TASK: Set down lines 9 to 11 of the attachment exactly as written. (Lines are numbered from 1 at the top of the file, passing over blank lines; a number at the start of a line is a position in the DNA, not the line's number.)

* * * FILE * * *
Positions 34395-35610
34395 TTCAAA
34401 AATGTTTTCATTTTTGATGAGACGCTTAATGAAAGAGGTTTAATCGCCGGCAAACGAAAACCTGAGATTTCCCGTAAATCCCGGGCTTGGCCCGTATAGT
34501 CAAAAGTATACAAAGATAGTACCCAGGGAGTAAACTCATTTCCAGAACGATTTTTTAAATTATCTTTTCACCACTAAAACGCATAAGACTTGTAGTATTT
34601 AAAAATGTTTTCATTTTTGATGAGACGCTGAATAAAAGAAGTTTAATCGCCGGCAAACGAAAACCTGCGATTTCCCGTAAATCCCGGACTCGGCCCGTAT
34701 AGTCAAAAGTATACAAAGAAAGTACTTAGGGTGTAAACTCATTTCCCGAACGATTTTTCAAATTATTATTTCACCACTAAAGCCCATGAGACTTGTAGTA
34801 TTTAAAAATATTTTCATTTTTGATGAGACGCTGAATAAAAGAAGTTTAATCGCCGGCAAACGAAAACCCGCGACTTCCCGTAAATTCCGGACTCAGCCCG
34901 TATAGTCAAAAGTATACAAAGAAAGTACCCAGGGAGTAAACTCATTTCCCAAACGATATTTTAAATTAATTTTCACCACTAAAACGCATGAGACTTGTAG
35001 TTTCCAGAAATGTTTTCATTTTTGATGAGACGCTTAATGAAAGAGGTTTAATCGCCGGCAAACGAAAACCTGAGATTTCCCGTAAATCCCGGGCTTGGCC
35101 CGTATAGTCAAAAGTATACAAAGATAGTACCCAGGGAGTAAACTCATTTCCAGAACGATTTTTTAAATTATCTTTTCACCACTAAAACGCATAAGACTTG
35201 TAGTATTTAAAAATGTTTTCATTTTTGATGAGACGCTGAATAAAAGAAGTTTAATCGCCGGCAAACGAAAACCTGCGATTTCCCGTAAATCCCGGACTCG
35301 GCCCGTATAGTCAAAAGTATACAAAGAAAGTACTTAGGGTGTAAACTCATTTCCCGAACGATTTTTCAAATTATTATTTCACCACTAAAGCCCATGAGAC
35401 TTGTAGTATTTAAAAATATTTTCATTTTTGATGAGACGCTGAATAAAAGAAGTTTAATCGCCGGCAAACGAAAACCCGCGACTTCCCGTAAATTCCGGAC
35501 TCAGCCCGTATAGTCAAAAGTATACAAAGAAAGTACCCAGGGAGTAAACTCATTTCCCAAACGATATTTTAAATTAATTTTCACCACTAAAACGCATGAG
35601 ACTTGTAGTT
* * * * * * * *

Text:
35001 TTTCCAGAAATGTTTTCATTTTTGATGAGACGCTTAATGAAAGAGGTTTAATCGCCGGCAAACGAAAACCTGAGATTTCCCGTAAATCCCGGGCTTGGCC
35101 CGTATAGTCAAAAGTATACAAAGATAGTACCCAGGGAGTAAACTCATTTCCAGAACGATTTTTTAAATTATCTTTTCACCACTAAAACGCATAAGACTTG
35201 TAGTATTTAAAAATGTTTTCATTTTTGATGAGACGCTGAATAAAAGAAGTTTAATCGCCGGCAAACGAAAACCTGCGATTTCCCGTAAATCCCGGACTCG